Friday 15th of April
The health care system in all countries in Europe is under pressure; the social welfare system is unsustainable. Rising costs in health care and above all a sharp rise in the ageing population combined with a continued rise in life expectancy prompt the need for new measures. The health care system will need to be dramatically reformed, but we will also need to focus on a radical redesign of our environment.
Social circumstances for the elderly have changed since the idea of a ‘final’ home. Inhabitants have been complaining for years about the temporariness and impersonality of care institutions. Current care establishments appear to be primarily concerned with cure rather than care – it goes without saying that this influences those who use these places. Contemporary care architecture seems to have overwritten the obsession for health and functionality in its field of activity and context. Elderly care establishments leave hardly any space for interpretation, the unexpected or surprise. It's character is based on the avoidance of risks.
This medical and functional approach to care architecture has led to a standardisation of the care environment. Buildings no longer appeal to their users. Architecture and objects communicate with their users and ‘project’ their ‘ideas of happiness’ on to the inhabitants, states British philosopher Alain de Botton in The Architecture of Happiness. Our environment, the décor in which we reside and live, has an enormous impact on how we experience our lives, Even though we attempt to steel ourselves against our physical surroundings, one cannot deny that we are strongly influenced by the location and atmosphere of a space.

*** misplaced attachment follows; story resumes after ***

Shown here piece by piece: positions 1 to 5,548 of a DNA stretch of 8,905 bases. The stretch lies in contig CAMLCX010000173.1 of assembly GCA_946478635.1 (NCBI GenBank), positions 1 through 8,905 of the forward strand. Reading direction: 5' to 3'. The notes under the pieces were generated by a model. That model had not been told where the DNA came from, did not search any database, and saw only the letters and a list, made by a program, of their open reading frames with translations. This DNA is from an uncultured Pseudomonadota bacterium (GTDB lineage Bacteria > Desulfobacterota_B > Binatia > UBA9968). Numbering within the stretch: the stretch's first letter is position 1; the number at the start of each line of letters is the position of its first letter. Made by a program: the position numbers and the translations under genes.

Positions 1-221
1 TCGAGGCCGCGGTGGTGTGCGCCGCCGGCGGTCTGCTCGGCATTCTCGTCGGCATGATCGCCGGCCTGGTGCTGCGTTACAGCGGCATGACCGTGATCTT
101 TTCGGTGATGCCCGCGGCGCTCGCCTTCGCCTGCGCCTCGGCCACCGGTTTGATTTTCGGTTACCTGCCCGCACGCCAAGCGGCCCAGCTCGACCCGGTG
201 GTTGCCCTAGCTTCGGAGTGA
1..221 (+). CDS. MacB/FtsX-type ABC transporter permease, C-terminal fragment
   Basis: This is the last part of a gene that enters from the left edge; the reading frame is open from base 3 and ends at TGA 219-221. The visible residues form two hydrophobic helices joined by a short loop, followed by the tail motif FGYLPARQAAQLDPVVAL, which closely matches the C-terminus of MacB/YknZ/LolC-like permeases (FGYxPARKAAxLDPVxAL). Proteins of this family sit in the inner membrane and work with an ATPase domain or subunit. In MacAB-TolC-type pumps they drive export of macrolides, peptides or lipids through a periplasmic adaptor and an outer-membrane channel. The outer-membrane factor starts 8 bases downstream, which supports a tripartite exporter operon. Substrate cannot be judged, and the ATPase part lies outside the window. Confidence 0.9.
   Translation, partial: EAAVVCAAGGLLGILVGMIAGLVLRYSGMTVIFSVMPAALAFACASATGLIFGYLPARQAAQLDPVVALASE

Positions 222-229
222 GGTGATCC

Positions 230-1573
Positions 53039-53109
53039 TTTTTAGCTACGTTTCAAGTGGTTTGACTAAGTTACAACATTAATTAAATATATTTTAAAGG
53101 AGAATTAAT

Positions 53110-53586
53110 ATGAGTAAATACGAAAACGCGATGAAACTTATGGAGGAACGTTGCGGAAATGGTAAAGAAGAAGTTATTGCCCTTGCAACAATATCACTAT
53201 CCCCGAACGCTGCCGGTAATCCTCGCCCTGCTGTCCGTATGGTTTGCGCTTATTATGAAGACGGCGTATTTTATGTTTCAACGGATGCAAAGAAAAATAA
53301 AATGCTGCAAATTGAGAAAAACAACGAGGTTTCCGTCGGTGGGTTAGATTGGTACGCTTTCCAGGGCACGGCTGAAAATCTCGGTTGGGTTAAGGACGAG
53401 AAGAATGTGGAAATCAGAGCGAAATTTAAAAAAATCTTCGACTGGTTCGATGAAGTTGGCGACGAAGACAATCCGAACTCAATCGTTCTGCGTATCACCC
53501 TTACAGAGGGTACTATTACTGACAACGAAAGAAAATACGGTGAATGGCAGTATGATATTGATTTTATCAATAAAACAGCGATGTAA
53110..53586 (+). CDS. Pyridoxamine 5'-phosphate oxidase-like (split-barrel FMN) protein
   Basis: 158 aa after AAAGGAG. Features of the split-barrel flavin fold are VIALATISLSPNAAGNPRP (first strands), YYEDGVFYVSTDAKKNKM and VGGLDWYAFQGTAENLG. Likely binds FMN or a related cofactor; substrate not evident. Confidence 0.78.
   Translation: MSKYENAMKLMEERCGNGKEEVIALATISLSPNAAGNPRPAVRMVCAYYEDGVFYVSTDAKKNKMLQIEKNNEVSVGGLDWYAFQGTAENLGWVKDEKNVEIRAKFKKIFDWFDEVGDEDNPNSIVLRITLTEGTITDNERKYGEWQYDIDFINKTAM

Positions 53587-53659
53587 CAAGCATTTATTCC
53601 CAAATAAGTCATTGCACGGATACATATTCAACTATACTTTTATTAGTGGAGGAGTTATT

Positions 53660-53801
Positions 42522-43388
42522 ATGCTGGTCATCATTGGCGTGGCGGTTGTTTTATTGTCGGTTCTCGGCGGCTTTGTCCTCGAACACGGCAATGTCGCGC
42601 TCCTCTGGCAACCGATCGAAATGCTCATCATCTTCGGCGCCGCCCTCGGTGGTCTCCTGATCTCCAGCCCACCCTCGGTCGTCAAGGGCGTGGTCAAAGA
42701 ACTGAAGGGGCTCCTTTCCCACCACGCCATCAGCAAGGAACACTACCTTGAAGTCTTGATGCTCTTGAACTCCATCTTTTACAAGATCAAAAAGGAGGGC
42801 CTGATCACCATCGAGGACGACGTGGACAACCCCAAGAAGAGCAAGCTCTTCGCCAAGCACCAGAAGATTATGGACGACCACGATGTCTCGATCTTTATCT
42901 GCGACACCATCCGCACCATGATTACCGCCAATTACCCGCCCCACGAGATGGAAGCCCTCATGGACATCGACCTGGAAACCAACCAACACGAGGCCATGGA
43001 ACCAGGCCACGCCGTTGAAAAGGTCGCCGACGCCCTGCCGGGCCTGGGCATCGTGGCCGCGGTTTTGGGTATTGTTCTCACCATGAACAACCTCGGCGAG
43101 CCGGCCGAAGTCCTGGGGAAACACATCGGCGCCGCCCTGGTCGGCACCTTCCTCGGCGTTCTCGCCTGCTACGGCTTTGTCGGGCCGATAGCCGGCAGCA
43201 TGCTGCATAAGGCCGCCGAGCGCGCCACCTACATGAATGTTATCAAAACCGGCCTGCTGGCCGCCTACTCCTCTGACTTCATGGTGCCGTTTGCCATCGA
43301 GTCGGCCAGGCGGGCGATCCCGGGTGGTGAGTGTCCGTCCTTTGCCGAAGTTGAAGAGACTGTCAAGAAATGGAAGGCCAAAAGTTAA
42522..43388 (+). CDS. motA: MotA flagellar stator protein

Conversation around healing environments and the importance of touch in the built environment, with:
Assistant Professor at Delft University of Technology & volunteer in hospice De Vier Vogels
Former director of the London Design Festival initated the Maggie’s Cancer Care centres, care environments with a special focus to tactility and cancer care. Fraser initiated the Joy of Living charity project that unites over 100 leading lights in the design community to galvanise support for Maggie's Cancer Caring Centres. He set the challenge to a cross-section of new and established UK designers to create a desirable artwork that expresses the Joy of Living - all starting from a simple sheet of A4 graph paper.
Director at exhibition space and publisher, curator, writer, editor, lecturer and moderator for diverse commissioners.